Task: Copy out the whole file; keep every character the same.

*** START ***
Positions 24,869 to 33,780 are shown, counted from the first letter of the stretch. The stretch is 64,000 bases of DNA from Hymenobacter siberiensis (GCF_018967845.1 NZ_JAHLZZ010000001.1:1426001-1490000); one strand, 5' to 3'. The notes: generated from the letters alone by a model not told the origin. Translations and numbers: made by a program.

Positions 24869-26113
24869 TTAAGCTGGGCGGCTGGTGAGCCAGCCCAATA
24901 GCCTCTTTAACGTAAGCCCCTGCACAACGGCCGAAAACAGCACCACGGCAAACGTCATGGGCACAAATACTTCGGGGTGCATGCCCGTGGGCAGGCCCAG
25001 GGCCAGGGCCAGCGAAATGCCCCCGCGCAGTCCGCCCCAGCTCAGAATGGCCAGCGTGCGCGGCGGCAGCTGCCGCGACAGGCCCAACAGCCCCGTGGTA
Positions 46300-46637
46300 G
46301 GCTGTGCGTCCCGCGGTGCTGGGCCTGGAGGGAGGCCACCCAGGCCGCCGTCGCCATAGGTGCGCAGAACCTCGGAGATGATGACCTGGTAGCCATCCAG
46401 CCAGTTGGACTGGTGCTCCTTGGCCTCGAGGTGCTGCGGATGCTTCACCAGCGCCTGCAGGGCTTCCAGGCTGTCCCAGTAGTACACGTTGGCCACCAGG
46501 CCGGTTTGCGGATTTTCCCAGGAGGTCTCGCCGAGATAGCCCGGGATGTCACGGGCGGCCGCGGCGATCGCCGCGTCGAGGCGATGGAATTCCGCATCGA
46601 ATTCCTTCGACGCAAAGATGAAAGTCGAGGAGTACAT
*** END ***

Positions 24,869 to 33,780 are shown, counted from the first letter of the stretch. The stretch is 64,000 bases of DNA from Hymenobacter siberiensis (GCF_018967845.1 NZ_JAHLZZ010000001.1:1426001-1490000); one strand, 5' to 3'. The notes: generated from the letters alone by a model not told the origin. Translations and numbers: made by a program.

Positions 24869-26113
24869 TTAAGCTGGGCGGCTGGTGAGCCAGCCCAATA
24901 GCCTCTTTAACGTAAGCCCCTGCACAACGGCCGAAAACAGCACCACGGCAAACGTCATGGGCACAAATACTTCGGGGTGCATGCCCGTGGGCAGGCCCAG
25001 GGCCAGGGCCAGCGAAATGCCCCCGCGCAGTCCGCCCCAGCTCAGAATGGCCAGCGTGCGCGGCGGCAGCTGCCGCGACAGGCCCAACAGCCCCGTGGTA
Positions 46300-46637
46300 G
46301 GCTGTGCGTCCCGCGGTGCTGGGCCTGGAGGGAGGCCACCCAGGCCGCCGTCGCCATAGGTGCGCAGAACCTCGGAGATGATGACCTGGTAGCCATCCAG
46401 CCAGTTGGACTGGTGCTCCTTGGCCTCGAGGTGCTGCGGATGCTTCACCAGCGCCTGCAGGGCTTCCAGGCTGTCCCAGTAGTACACGTTGGCCACCAGG
46501 CCGGTTTGCGGATTTTCCCAGGAGGTCTCGCCGAGATAGCCCGGGATGTCACGGGCGGCCGCGGCGATCGCCGCGTCGAGGCGATGGAATTCCGCATCGA
46601 ATTCCTTCGACGCAAAGATGAAAGTCGAGGAGTACAT